INTERFERENCE BETWEEN VERBAL CONCEPT FORMATION AND SPATIAL MENTAL ROTATION IN FEMALE SUBJECTS
- A woman's place. Fraser, Malcolm // Building Design;6/6/2003, Issue 1582, p9
Discusses the contribution of women in architecture. Revelation of the evolution and dominance of men in spatial concepts and women in empathy; Prevalence of spatial design in architectural dogma; Recommendation for equal application of both concepts; Consideration of the impact of design...
- Not-so-total recall. Horton, Mary Jane; Strote, Mary Ellen // Fit Pregnancy;Oct/Nov2005, Vol. 12 Issue 5, p32
This article presents the results of a study conducted by scientists at Simon Fraser University in Burnaby, British Columbia regarding the memory of pregnant women. Scientists tracked 39 women from early pregnancy and found that in tests of memory and spatial ability, women pregnant with boys...
- WHICH WAY DID WE GO? May, Mike // American Scientist;Nov/Dec97, Vol. 85 Issue 6, p521
Presents information on how women and men differ in their spatial abilities. Overview of an experiment conducted by psychologist Mary Ann Baenninger and student Kersten Elenteny at the College of New Jersey campus; Results of the experiment; Action taken by Baenninger to motivate the students...
- Individual differences in gender role beliefs influence spatial ability test performance. Massa, Laura J.; Mayer, Richard E.; Bohon, Lisa M. // Learning & Individual Differences;Mar2005, Vol. 15 Issue 2, p99
Abstract: The gender role hypothesis posits that performance on a cognitive ability test is influenced by whether the test instructions frame the test as measuring a skill that is consistent or inconsistent with the test taker''s gender role beliefs. The Bem sex role inventory was used to...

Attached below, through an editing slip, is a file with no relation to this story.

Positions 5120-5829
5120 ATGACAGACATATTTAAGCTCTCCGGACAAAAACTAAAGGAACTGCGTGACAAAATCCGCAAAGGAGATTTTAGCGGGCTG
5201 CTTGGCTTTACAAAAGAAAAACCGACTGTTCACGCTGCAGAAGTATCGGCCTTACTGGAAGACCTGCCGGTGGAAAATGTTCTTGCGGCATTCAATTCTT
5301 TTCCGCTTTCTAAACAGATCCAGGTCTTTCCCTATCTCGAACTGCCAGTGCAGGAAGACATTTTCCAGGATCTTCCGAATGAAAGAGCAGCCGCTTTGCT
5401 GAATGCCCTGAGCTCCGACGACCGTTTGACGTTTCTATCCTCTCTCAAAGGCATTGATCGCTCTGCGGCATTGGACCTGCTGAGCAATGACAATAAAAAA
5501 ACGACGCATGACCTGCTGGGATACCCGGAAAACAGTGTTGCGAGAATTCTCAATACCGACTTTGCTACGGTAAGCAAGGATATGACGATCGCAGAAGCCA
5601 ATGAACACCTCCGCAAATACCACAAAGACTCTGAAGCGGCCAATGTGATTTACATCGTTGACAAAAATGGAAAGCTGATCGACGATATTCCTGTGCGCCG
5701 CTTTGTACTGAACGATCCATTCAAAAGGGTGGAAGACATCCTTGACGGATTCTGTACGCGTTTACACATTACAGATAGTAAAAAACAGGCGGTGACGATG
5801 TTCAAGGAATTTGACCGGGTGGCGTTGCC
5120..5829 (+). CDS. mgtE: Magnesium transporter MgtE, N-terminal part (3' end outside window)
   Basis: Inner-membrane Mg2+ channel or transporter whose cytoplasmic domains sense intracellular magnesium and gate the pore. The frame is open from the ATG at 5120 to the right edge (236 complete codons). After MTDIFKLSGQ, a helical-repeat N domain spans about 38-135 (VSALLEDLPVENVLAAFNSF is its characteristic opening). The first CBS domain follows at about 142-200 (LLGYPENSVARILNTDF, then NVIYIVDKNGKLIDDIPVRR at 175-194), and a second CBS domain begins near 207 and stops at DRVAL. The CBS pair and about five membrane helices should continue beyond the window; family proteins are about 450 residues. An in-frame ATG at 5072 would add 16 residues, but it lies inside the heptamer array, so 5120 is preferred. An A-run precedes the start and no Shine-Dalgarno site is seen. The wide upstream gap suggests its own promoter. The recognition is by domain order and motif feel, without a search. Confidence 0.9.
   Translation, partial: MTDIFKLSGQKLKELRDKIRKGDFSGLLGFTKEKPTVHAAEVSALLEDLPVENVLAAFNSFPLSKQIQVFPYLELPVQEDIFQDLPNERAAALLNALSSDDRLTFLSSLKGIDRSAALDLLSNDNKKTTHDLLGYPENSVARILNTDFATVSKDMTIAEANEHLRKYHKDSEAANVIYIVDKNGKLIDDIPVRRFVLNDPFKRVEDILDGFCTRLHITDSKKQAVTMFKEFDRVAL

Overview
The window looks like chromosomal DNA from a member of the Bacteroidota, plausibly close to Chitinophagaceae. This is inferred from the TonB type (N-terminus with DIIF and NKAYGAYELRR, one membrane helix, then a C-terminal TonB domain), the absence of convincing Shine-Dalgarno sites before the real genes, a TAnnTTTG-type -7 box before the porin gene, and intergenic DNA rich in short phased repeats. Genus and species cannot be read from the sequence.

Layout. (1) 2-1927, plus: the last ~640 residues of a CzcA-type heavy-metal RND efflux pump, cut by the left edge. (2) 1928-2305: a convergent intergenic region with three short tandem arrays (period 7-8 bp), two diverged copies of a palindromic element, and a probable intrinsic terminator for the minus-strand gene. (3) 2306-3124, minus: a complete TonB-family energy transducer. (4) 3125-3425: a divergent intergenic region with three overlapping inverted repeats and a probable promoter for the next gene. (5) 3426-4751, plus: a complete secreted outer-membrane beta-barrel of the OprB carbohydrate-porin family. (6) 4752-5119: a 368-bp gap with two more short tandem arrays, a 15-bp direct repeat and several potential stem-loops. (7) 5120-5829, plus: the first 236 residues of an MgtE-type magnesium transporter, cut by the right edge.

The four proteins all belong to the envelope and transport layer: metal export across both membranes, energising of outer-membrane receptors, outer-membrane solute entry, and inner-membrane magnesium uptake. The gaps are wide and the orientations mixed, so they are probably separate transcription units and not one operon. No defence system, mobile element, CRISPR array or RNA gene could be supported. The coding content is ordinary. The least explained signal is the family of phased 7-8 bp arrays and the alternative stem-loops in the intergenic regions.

- The Male Brain: See How It Runs. Motluk, Alison // O, The Oprah Magazine;Jun2005, Vol. 6 Issue 6, p219
Presents information on the results of several studies regarding the differences of the mind of men and women. Effect of testosterone on male brains; Comparison of the visual and spatial abilities of men and women; Dissimilarity of the processing of emotions of men and women.
- Gender-Based Navigation Stereotype Improves Men's Search for a Hidden Goal. Rosenthal, Harriet; Norman, Liam; Smith, Shamus; McGregor, Anthony // Sex Roles;Dec2012, Vol. 67 Issue 11/12, p682
While a general stereotype exists that men are better at navigating than women, experimental evidence indicates that men and women differ in their use of spatial strategies, and this preference determines gender-differences. When both environmental geometry and landmark cues are available, men...
- Individual differences in using geometric and featural cues to maintain spatial orientation: cue quantity and cue ambiguity are more important than cue type. Jonathan W Kelly; Timothy P McNamara; Bobby Bodenheimer; Thomas H Carr; John J Rieser // Psychonomic Bulletin & Review;Feb2009, Vol. 16 Issue 1, p176
Two experiments explored the role of environmental cues in maintaining spatial orientation (sense of self-location and direction) during locomotion. Of particular interest was the importance of geometric cues (provided by environmental surfaces) and featural cues (nongeometric properties...
- Gender-related differences in spatial abilities Golledge, Reginald G.; Gopal, Sucharita; Fenstermaker, Sarah Sarah Fenstermaker; Self, Carole M. // Progress in Human Geography;Sep1992, Vol. 16 Issue 3, p315
No abstract available.
- LAB RATS. Latta, Rich // U+S+ Kids;Jan/Feb2001, Vol. 14 Issue 1, p30
Presents several pencil games designed to develop the spatial ability of children.